and April 5th, 2016 (Print)
Fiona looked around at the packed event, a total success. Anyone would think she had a full life.
Except she couldn’t bring herself to have sex with husband. She’d been so certain the surgery was the right decision. She’d gone to counseling before and after. Her husband had been completely supportive.
And still the distance between them had grown wider and wider these past months, emphasizing how little they knew about each other. They’re married because of infatuation and great sex. Now that the initial glow of infatuation had passed and they didn’t even have sex to carry them through the rough patches, their marriage was floundering. Badly.
And with a cancer scare looming over her today, she couldn’t bear the thought that he would stay with her out of sympathy.
Henri wasn’t in much of a party mood, no matter how much his brothers elbowed him and teased him about his latest fumble. His Texas cousins weren’t cutting him any slack either.
He’d been thinking about the divorce papers his wife insisted on pursuing.
While the love had left their marriage, he’d heard plenty say that marriage had ups and downs. He wasn’t a quitter. And damn it all, he still burned to have her.
His gaze skimmed along the guests around the pool, landing on his wife. Her loose hair and slim curves called to him, reminding him of the enticing feel of her back as he’d tugged her zipper up.
She smiled at whoever she spoke to – a man with his back to the rest the crowd – and nodded as she walked away. The man turned and Henri’s breath froze in his chest. He knew the man well. Dr. Carlson was a partner in the practice Fiona used to see before they’d transferred her to another physician for the surgery.
Fear gelling in his gut, Henri charged away from his brothers and cousins, shouldering through the crowd to his wife.
He grasped her arm and guided her toward the shore of Lake Pontchartrain. “In a moment. When no one can over hear us.”
Lights from yachts and boats dotted the distance. Along the shoreline, couples walked hand and hand into the distance. Henri opened the boat house door and stepped inside. Moonlight streaked through streaked through the windows, across her face. Confusion and frustration stamped along her lovely features.
He angled them beneath a pontoon boat on a lift. The boat was still wet from use, and water tapped the ground in a rhythm that almost matched his pounding heart. Inhaling deeply, he caught the musty scent of the boathouse with the cinnamon notes of Fiona’s perfume. He’d bought it for her on trip to France before all of these difficulties had really gotten out of control.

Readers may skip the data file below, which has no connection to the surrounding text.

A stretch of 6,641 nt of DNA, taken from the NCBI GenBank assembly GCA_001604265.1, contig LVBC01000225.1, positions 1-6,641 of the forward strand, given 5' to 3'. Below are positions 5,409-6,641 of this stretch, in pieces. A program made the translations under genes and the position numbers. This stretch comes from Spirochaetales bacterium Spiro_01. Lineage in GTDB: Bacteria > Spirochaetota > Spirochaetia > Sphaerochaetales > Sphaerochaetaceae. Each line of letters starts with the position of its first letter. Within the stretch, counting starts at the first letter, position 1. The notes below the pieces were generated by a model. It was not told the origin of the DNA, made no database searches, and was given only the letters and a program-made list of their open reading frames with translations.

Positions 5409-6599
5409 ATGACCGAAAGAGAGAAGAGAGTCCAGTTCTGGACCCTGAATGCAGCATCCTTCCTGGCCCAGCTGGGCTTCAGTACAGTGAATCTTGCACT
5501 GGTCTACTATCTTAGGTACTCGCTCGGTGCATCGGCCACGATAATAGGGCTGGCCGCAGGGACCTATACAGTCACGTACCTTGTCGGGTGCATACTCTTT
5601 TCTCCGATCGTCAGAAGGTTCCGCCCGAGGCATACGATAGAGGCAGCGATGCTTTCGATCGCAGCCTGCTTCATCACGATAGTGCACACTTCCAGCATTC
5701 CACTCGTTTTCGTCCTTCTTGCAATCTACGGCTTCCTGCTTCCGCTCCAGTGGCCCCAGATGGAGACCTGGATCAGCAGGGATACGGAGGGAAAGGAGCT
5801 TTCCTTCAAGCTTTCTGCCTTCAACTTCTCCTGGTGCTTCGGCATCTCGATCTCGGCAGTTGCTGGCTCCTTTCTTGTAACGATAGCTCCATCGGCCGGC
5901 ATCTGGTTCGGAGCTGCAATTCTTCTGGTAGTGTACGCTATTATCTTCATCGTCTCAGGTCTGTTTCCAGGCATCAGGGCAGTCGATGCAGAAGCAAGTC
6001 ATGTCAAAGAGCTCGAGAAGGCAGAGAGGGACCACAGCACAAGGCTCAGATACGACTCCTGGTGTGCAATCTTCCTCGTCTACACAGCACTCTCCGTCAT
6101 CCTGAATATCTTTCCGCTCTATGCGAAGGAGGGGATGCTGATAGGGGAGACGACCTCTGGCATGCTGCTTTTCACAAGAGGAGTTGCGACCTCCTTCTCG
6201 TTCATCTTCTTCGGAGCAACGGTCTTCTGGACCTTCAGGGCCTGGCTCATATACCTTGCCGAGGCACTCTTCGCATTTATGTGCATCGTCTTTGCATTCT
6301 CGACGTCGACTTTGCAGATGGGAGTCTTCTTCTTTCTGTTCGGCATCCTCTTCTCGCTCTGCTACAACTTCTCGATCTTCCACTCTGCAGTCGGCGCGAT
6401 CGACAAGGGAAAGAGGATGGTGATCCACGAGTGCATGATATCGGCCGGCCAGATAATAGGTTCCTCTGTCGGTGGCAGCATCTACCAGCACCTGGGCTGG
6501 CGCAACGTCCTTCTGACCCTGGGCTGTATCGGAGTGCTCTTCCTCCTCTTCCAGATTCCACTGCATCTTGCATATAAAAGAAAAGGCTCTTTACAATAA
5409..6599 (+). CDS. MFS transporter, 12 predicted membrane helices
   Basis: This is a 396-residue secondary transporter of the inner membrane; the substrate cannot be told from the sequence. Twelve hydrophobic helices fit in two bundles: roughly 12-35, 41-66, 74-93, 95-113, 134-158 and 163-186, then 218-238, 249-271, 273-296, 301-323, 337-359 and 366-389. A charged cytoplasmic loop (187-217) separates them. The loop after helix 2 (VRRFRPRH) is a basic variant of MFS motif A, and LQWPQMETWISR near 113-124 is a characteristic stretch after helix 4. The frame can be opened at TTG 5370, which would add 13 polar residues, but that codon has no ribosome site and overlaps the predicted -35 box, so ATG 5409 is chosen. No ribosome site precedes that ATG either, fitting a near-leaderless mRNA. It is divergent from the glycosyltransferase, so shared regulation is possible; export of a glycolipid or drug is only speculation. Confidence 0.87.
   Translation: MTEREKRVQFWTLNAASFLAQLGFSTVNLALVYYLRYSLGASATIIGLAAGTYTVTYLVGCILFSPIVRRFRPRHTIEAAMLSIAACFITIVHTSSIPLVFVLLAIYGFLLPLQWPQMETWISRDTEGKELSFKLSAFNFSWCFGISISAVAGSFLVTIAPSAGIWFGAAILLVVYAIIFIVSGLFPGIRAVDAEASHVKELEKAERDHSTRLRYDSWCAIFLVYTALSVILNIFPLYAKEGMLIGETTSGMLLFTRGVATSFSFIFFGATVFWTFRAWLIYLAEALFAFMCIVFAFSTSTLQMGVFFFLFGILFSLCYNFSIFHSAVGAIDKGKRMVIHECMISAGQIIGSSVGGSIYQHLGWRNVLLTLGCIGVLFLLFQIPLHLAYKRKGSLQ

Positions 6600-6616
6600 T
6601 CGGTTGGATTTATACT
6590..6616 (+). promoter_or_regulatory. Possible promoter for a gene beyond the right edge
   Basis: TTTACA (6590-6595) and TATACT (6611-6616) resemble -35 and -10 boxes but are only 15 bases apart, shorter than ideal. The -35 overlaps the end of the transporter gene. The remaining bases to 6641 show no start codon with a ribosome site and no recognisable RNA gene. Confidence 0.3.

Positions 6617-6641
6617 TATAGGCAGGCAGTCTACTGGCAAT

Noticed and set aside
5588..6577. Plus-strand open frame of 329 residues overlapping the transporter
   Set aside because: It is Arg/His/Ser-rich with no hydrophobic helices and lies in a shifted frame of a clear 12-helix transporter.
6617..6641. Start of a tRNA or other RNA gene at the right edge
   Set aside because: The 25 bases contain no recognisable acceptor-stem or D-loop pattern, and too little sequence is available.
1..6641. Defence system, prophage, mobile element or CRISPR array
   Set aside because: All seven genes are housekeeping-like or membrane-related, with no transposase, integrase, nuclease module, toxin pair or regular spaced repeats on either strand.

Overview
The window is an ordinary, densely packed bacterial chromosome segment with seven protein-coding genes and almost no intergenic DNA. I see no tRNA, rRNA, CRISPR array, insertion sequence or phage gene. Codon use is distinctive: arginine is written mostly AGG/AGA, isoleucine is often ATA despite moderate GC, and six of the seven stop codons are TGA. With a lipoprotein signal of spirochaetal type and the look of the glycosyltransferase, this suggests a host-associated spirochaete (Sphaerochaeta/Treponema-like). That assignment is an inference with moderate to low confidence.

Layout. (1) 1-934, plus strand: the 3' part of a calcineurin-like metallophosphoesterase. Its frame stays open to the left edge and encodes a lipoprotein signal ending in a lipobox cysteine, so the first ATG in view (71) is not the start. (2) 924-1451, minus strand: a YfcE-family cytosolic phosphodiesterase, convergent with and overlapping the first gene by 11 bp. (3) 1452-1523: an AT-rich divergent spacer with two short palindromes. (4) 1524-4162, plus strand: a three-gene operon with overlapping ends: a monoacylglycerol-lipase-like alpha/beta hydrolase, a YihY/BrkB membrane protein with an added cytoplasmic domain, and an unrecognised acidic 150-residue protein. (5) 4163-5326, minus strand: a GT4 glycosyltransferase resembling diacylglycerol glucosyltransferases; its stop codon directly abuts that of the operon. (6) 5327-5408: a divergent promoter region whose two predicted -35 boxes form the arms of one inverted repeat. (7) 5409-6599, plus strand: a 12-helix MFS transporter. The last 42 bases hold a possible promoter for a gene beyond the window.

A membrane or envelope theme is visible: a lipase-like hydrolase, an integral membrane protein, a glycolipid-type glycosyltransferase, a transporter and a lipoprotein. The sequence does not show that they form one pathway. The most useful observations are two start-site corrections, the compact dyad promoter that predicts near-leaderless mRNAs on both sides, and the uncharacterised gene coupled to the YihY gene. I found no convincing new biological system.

“Enough already, Henri. Would you please tell me why we’re out here?”
He clasped both of her shoulders. “Are you okay?”
“What do you mean?”
“I saw you talking to Dr. Carlson.” He looked in her sherry colored eyes, trying to read her. Something flickered there but he wasn’t sure what.
Staring at the floor, she chewed her bottom lip for an instant before answering, “We were discussing a fundraiser and party for the pediatric oncology ward.”
Okay, but why was she looking away? “You’re sure that’s all?”
She hesitated a second too long. “What do you mean?”
Fear exploded inside him. “Are you feeling alright?” He clasped her shoulders. “Physically. Is there something wrong? If so, you know I’m here for you. Whatever you need, just tell me.”
She squeezed her eyes closed, shaking her head, tears
“Oh God, Fiona, is it …,” his throat moved in a long swallow, “do you have…”
“What were you laughing so hysterically about?” Anger edged through the fear. “And would you like to clue me in on the joke because right now I could use something to lighten the mood?”
“No joke,” she said with a sigh, meeting his gaze again. “Just so ironic.”
“Then what are you hiding?”
“Not that it’s any of your business,” she chewed her bottom lip again, “but he asked me out for a drink to discuss the fundraiser.”
He saw red. Pure red. “He asked you out for a drink? As in for a date? Not because of the fundraiser?”
“Because of the fundraiser, but yes, he clearly meant a date as well.” She pulled at her curls, tension mounting in her cheeks.
Henri had to stay calm. Had to make it through this conversation. “And what did you say?”
“I told him I’m still married.” Eyes narrowing, the words launched at him like daggers.
“Clearly that wasn’t a problem for him since you are wearing my ring.”
She shrugged her shoulders, chandelier earrings swaying. “That didn’t bother him in the least.”
He turned toward the door, ready to return to the party and deck the guy straight into the pool.
Fiona placed a hand on his shoulder. “Stop, Henri. He mentioned hearing we’re splitting up. He thought I was available.”
“How would he have heard such a thing?” His mind went back to the original concern. “Were you at the doctor’s office where he’s a partner?”
She swallowed hard. “You seem to have forgotten his brother is our lawyer.”
“I was thinking the same thing actually.” She picked at her French manicure. “We should get separate lawyers.”
Damn it. This conversation was not going the way he intended. He just wanted to pull her into his arms and take her here. Now. To say to hell with the past and future. No more jealousy or discussion about … hell.
He just wanted her.
USA Today bestseller and RITA Award winning author Catherine Mann writes contemporary romance for Berkley, Harlequin, Sourcebooks and Tule. With over sixty books released in more than twenty countries, she has also celebrated six RITA finals, an RT Reviewer’s Award finalist, three Maggie Award of Excellence finals and a Bookseller’s Best win. Catherine and her flyboy husband live on the Florida coast where they brought up their 4 children – and still have 5 four-legged, furry “children” (aka pets). Catherine is an active volunteer with an animal rescue, serving on their Board of Directors and fostering over 200 puppies, ill dogs, and dogs with service/working potential.